A Maryland state delegate who is also a doctor is being reprimanded and ordered to pay a $15,000 fine by the state physicians board after she twice attended legislative meetings via Zoom while in the operating room.
Del. Terri Hill signed a consent order agreeing to the disciplinary actions from the Maryland Board of Physicians.
Hill, a Democrat representing parts of Howard and Baltimore counties, issued a statement Friday night that read in part: “As a physician and a professional, I always look for ways to improve my practice. Sometimes this includes accepting constructive criticism from others. I accept the Board’s decision that I could have done better.”
She previously defended her actions, saying in March: “Had there been any safety or privacy concerns, then I wouldn’t have done it.”
The Baltimore Sun first reported in March that Hill, who is a board-certified plastic surgeon, participated on camera in legislative meetings while she appeared to be in the operating room.
In one instance, during an hourlong committee voting session on March 12, Hill’s Zoom feed showed multiple gowned and masked figures moving around, with operating room lights visible. Hill did not speak or address the voting session.
During an earlier public hearing on Feb. 19 in a different committee, Hill appeared to step away from an operating room patient to briefly present a bill she was sponsoring to other lawmakers.
Both meetings were streamed on the General Assembly’s website and YouTube channels.
After The Baltimore Sun reported on Hill’s actions, a retired doctor submitted a complaint to the Maryland Board of Physicians, which licenses and oversees doctors and other medical professionals. The doctor cited the newspaper’s reporting in his complaint. He also said he filed a complaint to the legislature’s ethics committee; that committee operates confidentially and has not announced any actions.
House of Delegates Speaker Adrienne A. Jones, a Baltimore County Democrat, declined to comment on the matter.
A Board of Physicians disciplinary panel opened an investigation, interviewing Hill and others, reviewing medical records and watching the videos of the meetings.
Hill told the panel that each patient “gave permission” for her to join the meetings during surgeries, according to a consent order issued by the board on Oct. 19.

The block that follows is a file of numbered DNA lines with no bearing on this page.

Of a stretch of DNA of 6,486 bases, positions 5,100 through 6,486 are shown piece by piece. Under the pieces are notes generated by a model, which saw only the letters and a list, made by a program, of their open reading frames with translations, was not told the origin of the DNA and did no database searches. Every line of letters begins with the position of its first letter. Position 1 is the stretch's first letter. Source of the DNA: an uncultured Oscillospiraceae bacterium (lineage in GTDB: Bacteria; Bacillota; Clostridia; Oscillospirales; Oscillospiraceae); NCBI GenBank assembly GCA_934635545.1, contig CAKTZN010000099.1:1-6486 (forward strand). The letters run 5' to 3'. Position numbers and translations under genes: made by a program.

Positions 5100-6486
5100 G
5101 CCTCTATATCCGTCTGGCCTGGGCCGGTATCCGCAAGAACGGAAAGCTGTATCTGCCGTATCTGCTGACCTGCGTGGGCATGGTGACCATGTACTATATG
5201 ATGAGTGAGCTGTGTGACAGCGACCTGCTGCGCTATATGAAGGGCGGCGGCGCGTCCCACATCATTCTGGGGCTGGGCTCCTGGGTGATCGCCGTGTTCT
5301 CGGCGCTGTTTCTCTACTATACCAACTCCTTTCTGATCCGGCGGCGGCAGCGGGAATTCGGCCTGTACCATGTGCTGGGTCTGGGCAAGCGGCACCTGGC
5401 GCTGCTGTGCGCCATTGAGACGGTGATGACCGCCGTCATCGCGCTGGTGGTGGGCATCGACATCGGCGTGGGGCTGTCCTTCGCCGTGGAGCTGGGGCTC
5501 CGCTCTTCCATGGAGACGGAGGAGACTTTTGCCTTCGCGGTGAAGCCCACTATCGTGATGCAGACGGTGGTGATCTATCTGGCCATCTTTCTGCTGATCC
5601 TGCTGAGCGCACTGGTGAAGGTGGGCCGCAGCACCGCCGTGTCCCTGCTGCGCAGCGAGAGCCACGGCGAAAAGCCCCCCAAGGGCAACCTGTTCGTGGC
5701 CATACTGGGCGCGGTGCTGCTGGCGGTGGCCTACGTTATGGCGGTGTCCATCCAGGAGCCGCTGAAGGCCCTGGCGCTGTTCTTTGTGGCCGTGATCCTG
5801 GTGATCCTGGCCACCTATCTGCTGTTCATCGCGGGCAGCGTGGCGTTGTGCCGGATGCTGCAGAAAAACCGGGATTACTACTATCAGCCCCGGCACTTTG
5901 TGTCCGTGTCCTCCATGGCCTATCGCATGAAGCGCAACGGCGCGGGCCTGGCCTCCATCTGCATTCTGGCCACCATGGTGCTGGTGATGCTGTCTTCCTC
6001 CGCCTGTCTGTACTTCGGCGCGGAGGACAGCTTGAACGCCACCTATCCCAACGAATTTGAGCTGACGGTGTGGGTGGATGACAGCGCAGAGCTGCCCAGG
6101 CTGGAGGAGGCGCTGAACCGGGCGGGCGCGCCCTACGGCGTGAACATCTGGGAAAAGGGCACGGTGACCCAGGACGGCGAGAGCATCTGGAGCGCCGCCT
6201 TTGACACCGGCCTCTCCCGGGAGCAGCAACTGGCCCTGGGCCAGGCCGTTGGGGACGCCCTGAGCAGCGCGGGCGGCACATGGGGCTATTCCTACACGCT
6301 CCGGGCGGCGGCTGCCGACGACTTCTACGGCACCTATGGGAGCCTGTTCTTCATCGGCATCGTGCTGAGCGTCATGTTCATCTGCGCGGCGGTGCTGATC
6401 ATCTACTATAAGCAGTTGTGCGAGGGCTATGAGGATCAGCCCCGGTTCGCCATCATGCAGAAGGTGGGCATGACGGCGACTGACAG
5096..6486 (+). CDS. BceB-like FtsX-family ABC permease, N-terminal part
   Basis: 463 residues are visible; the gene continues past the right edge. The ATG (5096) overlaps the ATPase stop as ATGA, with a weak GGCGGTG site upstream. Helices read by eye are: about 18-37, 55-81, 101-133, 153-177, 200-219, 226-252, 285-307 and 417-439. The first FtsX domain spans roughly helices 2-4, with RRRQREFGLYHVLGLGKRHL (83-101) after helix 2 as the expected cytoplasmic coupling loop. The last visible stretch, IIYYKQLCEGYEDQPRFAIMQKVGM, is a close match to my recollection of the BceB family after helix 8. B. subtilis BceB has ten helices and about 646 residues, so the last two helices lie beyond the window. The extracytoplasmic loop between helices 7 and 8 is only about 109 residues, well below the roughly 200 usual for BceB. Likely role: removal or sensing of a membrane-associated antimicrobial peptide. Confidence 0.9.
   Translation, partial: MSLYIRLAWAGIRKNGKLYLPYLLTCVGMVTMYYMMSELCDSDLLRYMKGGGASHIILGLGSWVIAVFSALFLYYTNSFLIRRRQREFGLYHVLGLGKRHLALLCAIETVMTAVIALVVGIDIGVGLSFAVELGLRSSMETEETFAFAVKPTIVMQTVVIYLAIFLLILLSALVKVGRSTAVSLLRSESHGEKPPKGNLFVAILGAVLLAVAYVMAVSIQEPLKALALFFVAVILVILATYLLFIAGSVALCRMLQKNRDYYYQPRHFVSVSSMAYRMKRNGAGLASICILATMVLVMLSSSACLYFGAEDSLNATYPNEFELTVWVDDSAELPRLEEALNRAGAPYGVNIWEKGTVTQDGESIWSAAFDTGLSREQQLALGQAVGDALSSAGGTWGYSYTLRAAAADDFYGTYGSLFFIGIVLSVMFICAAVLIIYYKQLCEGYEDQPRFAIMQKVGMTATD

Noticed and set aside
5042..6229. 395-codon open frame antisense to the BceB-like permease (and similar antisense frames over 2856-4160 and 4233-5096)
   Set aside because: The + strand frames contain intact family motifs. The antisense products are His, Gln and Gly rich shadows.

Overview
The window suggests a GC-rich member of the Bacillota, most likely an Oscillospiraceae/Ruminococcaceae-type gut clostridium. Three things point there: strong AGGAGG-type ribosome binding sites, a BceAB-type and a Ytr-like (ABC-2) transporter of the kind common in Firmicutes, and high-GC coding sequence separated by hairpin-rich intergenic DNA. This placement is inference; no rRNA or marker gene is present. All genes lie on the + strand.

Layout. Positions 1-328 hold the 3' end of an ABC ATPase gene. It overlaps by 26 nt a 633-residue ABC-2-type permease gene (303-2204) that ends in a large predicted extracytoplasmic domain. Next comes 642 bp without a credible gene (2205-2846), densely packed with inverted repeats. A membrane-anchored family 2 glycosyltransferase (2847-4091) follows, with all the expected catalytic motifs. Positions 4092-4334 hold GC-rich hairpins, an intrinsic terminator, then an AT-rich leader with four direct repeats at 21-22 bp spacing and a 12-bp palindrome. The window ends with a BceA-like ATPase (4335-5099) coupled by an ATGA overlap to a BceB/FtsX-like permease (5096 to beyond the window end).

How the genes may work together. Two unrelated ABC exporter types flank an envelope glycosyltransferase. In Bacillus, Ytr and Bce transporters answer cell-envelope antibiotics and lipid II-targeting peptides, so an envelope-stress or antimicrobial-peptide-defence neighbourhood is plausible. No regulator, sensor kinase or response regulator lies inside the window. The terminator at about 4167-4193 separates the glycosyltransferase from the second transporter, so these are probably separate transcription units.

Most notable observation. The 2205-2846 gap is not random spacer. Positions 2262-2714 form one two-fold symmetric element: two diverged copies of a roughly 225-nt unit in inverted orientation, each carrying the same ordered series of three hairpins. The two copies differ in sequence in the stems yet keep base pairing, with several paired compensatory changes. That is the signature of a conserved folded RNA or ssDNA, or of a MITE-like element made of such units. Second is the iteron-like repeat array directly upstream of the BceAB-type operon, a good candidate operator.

The Feb. 19 surgery was a “major abdominal surgery” performed at a “regional hospital” that was not identified in the board’s order. Hill appeared on screen with a solid blue background but was wearing a surgical gown, surgical cap and face mask. When Hill was asked where she was, she said: “I’m at work, yes. You’re at work. I’m at work.”
The patient told investigators that she did not recall being asked about her surgeon attending a video meeting during surgery. Further, she told the investigators that “it was a little discomforting that attention was taken away from her during surgery,” the panel found.
The March 12 surgery was “major abdominal and back surgery” that was performed at a surgery center, according to the board’s order.
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Though Hill and others were visible during the video meeting, she did not speak. The meeting was a voting session, and that committee’s practice is that lawmakers are recorded as a “yes” on bills unless they speak up and request to be counted as a “no.”
That patient said she was told 10 minutes before the surgery about the video meeting and agreed that was OK. But there was no consent form in the patient’s file, the panel found.
A nurse who was present told the board that Hill directed her to log into the video meeting, prop the phone on medical equipment and mute it. The nurse told the board she was uncomfortable, but felt she “could not tell the physician what to do,” the panel found.
Ultimately the Board of Physicians’ disciplinary panel found that Hill “is guilty of unprofessional conduct in the practice of medicine,” a violation of state law.
In addition to being officially reprimanded, Hill must pay the $15,000 fine within one year. She remains a licensed physician in Maryland.
Being a state delegate or senator is technically a part-time position — usually a 90-day legislative session and then various meetings throughout the year — for which lawmakers are paid $50,330 per year. Most juggle their legislative position with other jobs.
During the 2021 General Assembly session, most committee hearings and meetings were held via video due to the coronavirus pandemic. Lawmakers logged into the meetings from their Annapolis offices, hotel rooms, homes and occasionally their cars.